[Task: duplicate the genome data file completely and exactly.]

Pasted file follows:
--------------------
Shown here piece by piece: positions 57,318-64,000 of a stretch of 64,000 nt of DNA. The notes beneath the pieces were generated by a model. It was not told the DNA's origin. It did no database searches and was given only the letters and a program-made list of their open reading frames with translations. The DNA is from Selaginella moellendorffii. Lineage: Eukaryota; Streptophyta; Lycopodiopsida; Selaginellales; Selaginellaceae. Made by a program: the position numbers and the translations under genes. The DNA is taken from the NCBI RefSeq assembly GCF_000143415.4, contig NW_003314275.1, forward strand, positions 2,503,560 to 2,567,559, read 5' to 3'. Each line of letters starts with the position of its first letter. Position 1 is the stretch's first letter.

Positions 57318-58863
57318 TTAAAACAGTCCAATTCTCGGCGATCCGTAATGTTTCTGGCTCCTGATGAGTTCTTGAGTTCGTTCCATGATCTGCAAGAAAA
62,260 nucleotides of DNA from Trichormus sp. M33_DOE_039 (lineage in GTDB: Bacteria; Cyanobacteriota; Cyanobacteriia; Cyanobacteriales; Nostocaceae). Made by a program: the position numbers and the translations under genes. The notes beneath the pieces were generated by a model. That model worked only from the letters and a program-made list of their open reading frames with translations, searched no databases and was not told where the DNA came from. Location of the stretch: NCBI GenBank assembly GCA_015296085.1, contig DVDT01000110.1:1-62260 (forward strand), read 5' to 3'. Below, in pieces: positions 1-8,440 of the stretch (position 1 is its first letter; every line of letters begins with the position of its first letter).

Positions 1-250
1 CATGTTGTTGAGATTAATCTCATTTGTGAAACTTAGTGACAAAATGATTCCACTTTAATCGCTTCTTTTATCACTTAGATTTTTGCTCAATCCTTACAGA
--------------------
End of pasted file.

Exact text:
Shown here piece by piece: positions 57,318-64,000 of a stretch of 64,000 nt of DNA. The notes beneath the pieces were generated by a model. It was not told the DNA's origin. It did no database searches and was given only the letters and a program-made list of their open reading frames with translations. The DNA is from Selaginella moellendorffii. Lineage: Eukaryota; Streptophyta; Lycopodiopsida; Selaginellales; Selaginellaceae. Made by a program: the position numbers and the translations under genes. The DNA is taken from the NCBI RefSeq assembly GCF_000143415.4, contig NW_003314275.1, forward strand, positions 2,503,560 to 2,567,559, read 5' to 3'. Each line of letters starts with the position of its first letter. Position 1 is the stretch's first letter.

Positions 57318-58863
57318 TTAAAACAGTCCAATTCTCGGCGATCCGTAATGTTTCTGGCTCCTGATGAGTTCTTGAGTTCGTTCCATGATCTGCAAGAAAA
62,260 nucleotides of DNA from Trichormus sp. M33_DOE_039 (lineage in GTDB: Bacteria; Cyanobacteriota; Cyanobacteriia; Cyanobacteriales; Nostocaceae). Made by a program: the position numbers and the translations under genes. The notes beneath the pieces were generated by a model. That model worked only from the letters and a program-made list of their open reading frames with translations, searched no databases and was not told where the DNA came from. Location of the stretch: NCBI GenBank assembly GCA_015296085.1, contig DVDT01000110.1:1-62260 (forward strand), read 5' to 3'. Below, in pieces: positions 1-8,440 of the stretch (position 1 is its first letter; every line of letters begins with the position of its first letter).

Positions 1-250
1 CATGTTGTTGAGATTAATCTCATTTGTGAAACTTAGTGACAAAATGATTCCACTTTAATCGCTTCTTTTATCACTTAGATTTTTGCTCAATCCTTACAGA